Malaysia to resume hiring Nepali workersMalaysia on Tuesday said government-to-government (G2G) system would bring migrant workers from Nepal.
Malaysia on Tuesday said government-to-government (G2G) system would bring migrant workers from Nepal.
Malaysian government’s decision to resume hiring Nepali workers comes after a hiatus of nearly three months.
Malaysian Prime Minister Mahathir Mohamad said the government would soon sign the MoU with Nepal to resolve foreign workers’ issue.
Malaysiakini, a Malaysian English news portal, quoted Dr Mahathir saying, “The decision to suspend Nepali workers to Malaysia was made by Nepali government. We cannot oppose them, but we want a government-to-government agreement like Bangladesh.”
Nepal has barred its workers from travelling to Malaysia since May after it scrapped various fees imposed on its workers for security and medical examinations as part of visa requirement.
Nepal government has shut down all dubious agencies that fleeced Nepali workers. Since then Malaysia approached Nepal government to ease its ban on workers, assuring them it would come up with a new hiring system that eliminated touts.
The Malaysian government on Tuesday decided to set up a single system to hire foreign workers, similar to all the labour source countries.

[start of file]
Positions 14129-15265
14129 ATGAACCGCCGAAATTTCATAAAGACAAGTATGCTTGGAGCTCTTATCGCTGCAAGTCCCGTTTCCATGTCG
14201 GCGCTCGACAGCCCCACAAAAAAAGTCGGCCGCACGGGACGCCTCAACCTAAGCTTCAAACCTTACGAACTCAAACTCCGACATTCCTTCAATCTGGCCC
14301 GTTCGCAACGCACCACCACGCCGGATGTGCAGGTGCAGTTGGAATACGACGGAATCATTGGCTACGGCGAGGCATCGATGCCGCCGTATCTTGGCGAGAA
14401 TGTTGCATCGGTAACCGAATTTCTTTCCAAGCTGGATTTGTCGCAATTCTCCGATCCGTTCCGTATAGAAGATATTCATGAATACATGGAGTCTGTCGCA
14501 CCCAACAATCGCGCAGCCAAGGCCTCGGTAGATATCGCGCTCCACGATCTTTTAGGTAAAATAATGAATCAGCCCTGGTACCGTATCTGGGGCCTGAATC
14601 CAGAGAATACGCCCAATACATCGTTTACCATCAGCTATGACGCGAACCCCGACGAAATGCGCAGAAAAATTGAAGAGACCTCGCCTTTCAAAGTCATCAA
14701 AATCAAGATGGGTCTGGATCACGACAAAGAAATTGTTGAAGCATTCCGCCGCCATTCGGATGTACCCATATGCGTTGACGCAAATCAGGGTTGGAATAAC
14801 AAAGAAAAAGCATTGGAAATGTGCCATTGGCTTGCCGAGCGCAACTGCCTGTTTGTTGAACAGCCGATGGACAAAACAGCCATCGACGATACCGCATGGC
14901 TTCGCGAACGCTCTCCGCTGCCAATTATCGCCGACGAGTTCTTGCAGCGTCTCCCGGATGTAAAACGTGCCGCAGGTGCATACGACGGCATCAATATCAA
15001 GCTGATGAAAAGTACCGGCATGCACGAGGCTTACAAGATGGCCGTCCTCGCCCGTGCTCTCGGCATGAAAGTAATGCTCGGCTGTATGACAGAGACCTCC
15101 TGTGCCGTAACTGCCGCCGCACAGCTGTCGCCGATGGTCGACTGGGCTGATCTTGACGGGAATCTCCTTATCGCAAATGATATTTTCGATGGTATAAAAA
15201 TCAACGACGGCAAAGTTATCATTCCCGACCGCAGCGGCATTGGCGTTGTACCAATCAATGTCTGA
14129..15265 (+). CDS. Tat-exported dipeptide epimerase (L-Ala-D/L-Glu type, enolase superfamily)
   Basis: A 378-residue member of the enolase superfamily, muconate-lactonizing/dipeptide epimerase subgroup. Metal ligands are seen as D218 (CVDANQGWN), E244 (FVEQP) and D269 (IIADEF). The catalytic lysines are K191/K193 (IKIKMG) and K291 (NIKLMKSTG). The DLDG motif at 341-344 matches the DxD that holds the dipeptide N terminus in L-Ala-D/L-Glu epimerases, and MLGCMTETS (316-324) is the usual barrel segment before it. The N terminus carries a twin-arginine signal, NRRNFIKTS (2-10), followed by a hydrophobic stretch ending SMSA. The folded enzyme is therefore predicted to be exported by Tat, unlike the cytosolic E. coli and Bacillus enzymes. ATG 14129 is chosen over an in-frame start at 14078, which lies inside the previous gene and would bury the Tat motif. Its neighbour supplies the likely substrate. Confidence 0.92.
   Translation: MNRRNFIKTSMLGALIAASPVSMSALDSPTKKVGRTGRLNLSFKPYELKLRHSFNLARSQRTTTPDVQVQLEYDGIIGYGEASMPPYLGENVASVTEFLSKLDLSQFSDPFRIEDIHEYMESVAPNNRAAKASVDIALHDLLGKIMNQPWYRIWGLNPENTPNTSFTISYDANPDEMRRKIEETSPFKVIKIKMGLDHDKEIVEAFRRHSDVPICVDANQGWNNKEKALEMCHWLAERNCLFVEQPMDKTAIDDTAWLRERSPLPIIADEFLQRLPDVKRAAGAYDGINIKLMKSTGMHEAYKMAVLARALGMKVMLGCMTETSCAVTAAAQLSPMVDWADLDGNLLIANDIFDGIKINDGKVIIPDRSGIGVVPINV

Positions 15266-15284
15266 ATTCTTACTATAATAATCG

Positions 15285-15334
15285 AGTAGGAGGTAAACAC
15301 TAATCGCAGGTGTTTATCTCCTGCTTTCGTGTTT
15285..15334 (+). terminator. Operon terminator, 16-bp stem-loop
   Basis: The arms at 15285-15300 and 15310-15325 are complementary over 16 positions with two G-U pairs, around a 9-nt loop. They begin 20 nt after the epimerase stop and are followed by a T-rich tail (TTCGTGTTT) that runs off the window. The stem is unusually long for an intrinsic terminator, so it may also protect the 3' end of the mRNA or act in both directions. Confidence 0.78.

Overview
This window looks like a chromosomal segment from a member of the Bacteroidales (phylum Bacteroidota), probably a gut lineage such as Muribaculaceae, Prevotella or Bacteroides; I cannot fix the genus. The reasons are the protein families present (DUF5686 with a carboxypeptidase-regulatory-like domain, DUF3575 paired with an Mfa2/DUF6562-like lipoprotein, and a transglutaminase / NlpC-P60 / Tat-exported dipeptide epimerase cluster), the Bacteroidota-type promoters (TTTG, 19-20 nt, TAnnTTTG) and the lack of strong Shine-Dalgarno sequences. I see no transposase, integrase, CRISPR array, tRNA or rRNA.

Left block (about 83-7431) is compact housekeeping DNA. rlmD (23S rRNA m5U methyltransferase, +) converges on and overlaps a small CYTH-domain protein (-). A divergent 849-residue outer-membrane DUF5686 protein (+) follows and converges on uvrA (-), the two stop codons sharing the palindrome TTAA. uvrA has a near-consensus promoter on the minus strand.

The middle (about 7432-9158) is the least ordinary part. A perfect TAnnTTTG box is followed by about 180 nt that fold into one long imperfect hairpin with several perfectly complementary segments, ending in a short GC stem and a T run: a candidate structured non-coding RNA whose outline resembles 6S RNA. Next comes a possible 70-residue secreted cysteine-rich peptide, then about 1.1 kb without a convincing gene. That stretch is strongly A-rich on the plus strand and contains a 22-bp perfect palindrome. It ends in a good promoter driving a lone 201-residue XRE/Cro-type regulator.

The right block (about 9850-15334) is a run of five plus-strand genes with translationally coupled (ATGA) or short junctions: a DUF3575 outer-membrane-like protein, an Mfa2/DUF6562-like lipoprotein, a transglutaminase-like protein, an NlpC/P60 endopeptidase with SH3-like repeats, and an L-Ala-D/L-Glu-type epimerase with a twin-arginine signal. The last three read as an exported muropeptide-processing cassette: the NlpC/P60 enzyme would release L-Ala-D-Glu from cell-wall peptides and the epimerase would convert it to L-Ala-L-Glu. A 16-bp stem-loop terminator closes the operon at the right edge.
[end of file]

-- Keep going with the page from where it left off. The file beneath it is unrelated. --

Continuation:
“Bangladesh, Nepal and others use the same system,” Malaysian PM told a press conference after chairing a special committee meeting on foreign workers in Parliament.
The Malaysian government came under pressure after a multi-billion taka swindle that exploited thousands of workers from Bangladesh was exposed.
Similar exploitation of workers prevailed in Nepal. Unscrupulous recruiting agencies thrived in a system that compelled workers to go through several medical examinations and security clearances at high fees.
Only 10 authorised agents processed recruitment documents of Bangladeshi workers whereas dubious agents cheated Nepali workers.
A private Malaysia company Ultra Kirana Sdn Bhd, outsourced by Malaysia government, required Malaysia-bound Nepali workers to apply for work visas through their Kathmandu-based associate, Malaysia VLN Nepal, which would charge Nepali workers for visa application, services of One Stop Centre (OSC), and other paper works.
Another company, again hired by the Malaysian government, Bestinet Sdn Bhd, charged Nepali workers for biometric health screening and security clearance through Nepal affiliate GSG Nepal.
The Malaysian government subsequently said it suspended Bestinet Sdn Bhd for exploiting Nepali workers.
“We will bring (the MoU) to the Cabinet for approval before visiting Nepal to do what is necessary. Nepal is interested in sending their workers (here), likewise, we are interested in accepting them” said Malaysian Human Resources M Kulasegaran. He is likely to visit Nepal soon.